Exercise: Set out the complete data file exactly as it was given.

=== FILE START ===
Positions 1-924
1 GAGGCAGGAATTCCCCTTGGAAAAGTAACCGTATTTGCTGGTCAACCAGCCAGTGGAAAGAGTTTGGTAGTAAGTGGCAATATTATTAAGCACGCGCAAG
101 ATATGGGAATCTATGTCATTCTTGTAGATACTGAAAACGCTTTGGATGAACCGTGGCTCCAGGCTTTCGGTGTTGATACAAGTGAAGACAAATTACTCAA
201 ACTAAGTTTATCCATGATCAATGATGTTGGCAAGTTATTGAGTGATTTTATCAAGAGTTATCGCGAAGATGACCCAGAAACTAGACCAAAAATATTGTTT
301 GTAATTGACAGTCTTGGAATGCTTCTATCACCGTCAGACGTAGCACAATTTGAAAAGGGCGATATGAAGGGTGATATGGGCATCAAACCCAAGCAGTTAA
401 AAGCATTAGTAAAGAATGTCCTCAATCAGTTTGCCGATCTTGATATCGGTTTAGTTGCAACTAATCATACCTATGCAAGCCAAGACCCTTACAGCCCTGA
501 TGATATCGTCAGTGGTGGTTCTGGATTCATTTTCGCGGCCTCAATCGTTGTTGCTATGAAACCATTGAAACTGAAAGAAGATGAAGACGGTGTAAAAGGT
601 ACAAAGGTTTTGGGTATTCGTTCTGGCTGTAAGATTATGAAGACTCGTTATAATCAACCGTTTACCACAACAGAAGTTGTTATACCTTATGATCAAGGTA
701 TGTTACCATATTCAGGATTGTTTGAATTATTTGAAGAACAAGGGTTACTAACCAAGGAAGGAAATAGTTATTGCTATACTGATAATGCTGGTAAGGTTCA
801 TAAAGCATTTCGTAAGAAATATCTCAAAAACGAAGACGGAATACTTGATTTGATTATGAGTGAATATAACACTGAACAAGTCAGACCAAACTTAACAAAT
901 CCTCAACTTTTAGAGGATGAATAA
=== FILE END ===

Positions 1-924
1 GAGGCAGGAATTCCCCTTGGAAAAGTAACCGTATTTGCTGGTCAACCAGCCAGTGGAAAGAGTTTGGTAGTAAGTGGCAATATTATTAAGCACGCGCAAG
101 ATATGGGAATCTATGTCATTCTTGTAGATACTGAAAACGCTTTGGATGAACCGTGGCTCCAGGCTTTCGGTGTTGATACAAGTGAAGACAAATTACTCAA
201 ACTAAGTTTATCCATGATCAATGATGTTGGCAAGTTATTGAGTGATTTTATCAAGAGTTATCGCGAAGATGACCCAGAAACTAGACCAAAAATATTGTTT
301 GTAATTGACAGTCTTGGAATGCTTCTATCACCGTCAGACGTAGCACAATTTGAAAAGGGCGATATGAAGGGTGATATGGGCATCAAACCCAAGCAGTTAA
401 AAGCATTAGTAAAGAATGTCCTCAATCAGTTTGCCGATCTTGATATCGGTTTAGTTGCAACTAATCATACCTATGCAAGCCAAGACCCTTACAGCCCTGA
501 TGATATCGTCAGTGGTGGTTCTGGATTCATTTTCGCGGCCTCAATCGTTGTTGCTATGAAACCATTGAAACTGAAAGAAGATGAAGACGGTGTAAAAGGT
601 ACAAAGGTTTTGGGTATTCGTTCTGGCTGTAAGATTATGAAGACTCGTTATAATCAACCGTTTACCACAACAGAAGTTGTTATACCTTATGATCAAGGTA
701 TGTTACCATATTCAGGATTGTTTGAATTATTTGAAGAACAAGGGTTACTAACCAAGGAAGGAAATAGTTATTGCTATACTGATAATGCTGGTAAGGTTCA
801 TAAAGCATTTCGTAAGAAATATCTCAAAAACGAAGACGGAATACTTGATTTGATTATGAGTGAATATAACACTGAACAAGTCAGACCAAACTTAACAAAT
901 CCTCAACTTTTAGAGGATGAATAA